HR departments today grapple with various challenges related to employee engagement and retention, impacting overall performance and contributing to substantial employee turnover. In the contemporary job market, individuals are less inclined to remain in unsatisfactory roles, leading to increased frequency in job and organizational changes.

This phenomenon, known as the 'Great Resignation,' commenced in the spring of 2021 and has persisted since. With employees either resigning en masse or transitioning to different roles, it is imperative for businesses to take proactive measures to foster engagement and satisfaction.

The trend is pronounced, with over 40% of the global workforce contemplating leaving their current employers this year. Having comprehensive information is crucial for developing an informed and proactive approach when high turnover and dissatisfaction become challenges for a company. Leveraging HR metrics and analytics provides the necessary data to formulate informed strategies and effectively address these issues.

The Rise of Data-Driven HR

The influence of quantitative people data on HR is rapidly increasing with the availability of new quantitative tools and analytics. Companies now have the opportunity to gain deeper insights into the behavior of their personnel and company culture.

Sociometric Solutions, for instance, is revolutionizing workplace monitoring by replacing traditional work ID cards with meters capable of recording various data points. These include details such as who is interacting with whom, the timing of interactions throughout the day, ambient sounds, people's movements, and job roles.

This type of people analysis not only allows for the identification and development of the next generation of leaders, whether internally or through new hires but also facilitates the monitoring of behavioral changes within the organization.

What does data-driven HR mean?  

Making good use of this massive amount of data and gaining insights that not only enhance the performance of the organization's people (including the HR team) but also contribute to the overall success of the business is what is meant by data-driven HR, also known as intelligent HR management.

Data can be used by HR teams to improve managerial decision-making regarding personnel issues, better understand and measure the business effect of people, streamline HR procedures, and enhance overall staff performance. People can all have a big impact on a company's capacity to accomplish its strategic goals.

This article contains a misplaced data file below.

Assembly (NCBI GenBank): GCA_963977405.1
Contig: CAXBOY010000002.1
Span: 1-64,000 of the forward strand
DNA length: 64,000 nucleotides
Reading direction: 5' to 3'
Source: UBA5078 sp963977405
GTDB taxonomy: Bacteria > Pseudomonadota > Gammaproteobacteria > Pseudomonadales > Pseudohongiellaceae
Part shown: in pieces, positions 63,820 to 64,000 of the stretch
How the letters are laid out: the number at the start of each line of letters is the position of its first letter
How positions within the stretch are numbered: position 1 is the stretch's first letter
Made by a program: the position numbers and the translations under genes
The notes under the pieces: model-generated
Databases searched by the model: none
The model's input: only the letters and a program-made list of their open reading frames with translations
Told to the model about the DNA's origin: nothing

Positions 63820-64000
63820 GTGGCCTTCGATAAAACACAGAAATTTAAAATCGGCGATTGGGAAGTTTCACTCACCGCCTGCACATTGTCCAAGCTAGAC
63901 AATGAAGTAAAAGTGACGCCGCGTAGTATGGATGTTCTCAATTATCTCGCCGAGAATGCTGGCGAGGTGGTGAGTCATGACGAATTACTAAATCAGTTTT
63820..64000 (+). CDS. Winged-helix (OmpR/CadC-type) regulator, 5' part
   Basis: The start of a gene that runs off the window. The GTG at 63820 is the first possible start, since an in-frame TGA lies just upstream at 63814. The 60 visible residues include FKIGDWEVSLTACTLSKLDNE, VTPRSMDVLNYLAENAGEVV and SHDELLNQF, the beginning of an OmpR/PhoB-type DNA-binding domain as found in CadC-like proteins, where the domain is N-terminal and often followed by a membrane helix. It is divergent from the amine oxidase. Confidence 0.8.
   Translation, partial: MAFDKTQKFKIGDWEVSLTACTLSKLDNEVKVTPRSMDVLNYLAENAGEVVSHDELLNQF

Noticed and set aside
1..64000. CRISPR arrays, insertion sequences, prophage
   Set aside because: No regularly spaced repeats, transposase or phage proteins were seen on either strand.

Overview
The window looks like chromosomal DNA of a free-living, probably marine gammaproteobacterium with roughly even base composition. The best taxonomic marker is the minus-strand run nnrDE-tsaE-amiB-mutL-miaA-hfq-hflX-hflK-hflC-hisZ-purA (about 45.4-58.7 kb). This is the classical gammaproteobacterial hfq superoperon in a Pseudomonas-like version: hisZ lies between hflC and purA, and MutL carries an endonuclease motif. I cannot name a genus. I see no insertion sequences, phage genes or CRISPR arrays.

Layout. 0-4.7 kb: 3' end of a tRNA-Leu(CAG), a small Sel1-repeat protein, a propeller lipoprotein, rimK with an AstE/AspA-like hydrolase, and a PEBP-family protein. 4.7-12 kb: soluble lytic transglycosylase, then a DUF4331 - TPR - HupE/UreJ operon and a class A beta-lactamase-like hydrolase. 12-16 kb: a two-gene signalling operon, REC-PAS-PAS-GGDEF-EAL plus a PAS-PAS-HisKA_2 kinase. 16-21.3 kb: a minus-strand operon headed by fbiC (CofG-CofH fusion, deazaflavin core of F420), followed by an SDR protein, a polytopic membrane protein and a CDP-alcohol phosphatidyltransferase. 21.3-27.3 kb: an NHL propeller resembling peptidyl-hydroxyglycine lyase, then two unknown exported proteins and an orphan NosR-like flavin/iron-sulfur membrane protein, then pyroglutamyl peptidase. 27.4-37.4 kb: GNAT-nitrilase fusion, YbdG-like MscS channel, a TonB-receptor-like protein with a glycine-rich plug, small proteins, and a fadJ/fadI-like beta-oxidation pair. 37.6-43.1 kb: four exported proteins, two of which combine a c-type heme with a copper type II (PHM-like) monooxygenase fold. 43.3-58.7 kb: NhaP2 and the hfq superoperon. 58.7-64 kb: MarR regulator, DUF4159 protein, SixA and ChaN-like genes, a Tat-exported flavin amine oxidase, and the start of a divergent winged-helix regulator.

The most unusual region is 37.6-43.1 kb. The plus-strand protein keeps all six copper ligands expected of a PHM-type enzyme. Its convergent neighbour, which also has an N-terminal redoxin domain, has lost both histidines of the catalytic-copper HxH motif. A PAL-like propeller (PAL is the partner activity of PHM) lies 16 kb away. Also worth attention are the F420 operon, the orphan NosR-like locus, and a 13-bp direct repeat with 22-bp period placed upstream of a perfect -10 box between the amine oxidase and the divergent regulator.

It makes sense that keeping employees interested, content, and dedicated to the firm is a key activity for any organization because employees are frequently touted as a company's most valuable asset.

Methods for Collecting Employee Engagement Data

84% of employees say their company should help them build skills. Businesses that don't track employee engagement lose out on improved output, increased profits, and contented workers. 

So how can you compile data on the most effective techniques for raising employee engagement? You query the staff members directly. 

Here are methods on how to gather and evaluate employee research if you don't know where to begin.

1. Decide on a primary focus. 

Setting your focus clearly will help you acquire the answers you need, whether you want to gauge management satisfaction overall or the success of a new company endeavor. Instead of understanding the entire mess outlined above, focus on certain parts of the business. If this is your first time doing an employee engagement survey, think about it as a starting point that you can improve as you gather more information. 

2. Make survey questions simple 

The objective is to get useful feedback, not to perplex or overwork your staff. As a result, make an effort to simplify the survey questions. Asking a question such as, "Do you think the energy level of positive employees who show that the organization cares about delivering a high-quality bottom line to customers is good?" when assessing a company's culture is inappropriate. These are two distinct inquiries. 

Instead, break it up by posing a more extensive query.  

Do you believe that motivated employees exhibit positive energy? 

Do you believe this company provides customers with high-quality results?

Read our resource on employee survey templates that will help you get started quickly and gather quality feedback.

3. Let the employees explain

While simplifying questions, avoid unnecessary details about their purpose. For instance, when asking about an employee's intention to stay with the organization, there's no need to delve into attrition rates or prospects for professional advancement. This approach encourages more truthful and honest feedback.

4. Think about a variety of factors 

It depends on a number of variables on how employees perceive their roles. You must take the diversity of an employee's experience into account when calculating the level of employee engagement.  

No matter the topic, keep in mind that no solution is cut and dry.

When analyzing employee satisfaction, consider everything that pertains to their day-to-day activities: 

  • The standard of the workplace, including individual workstations and areas.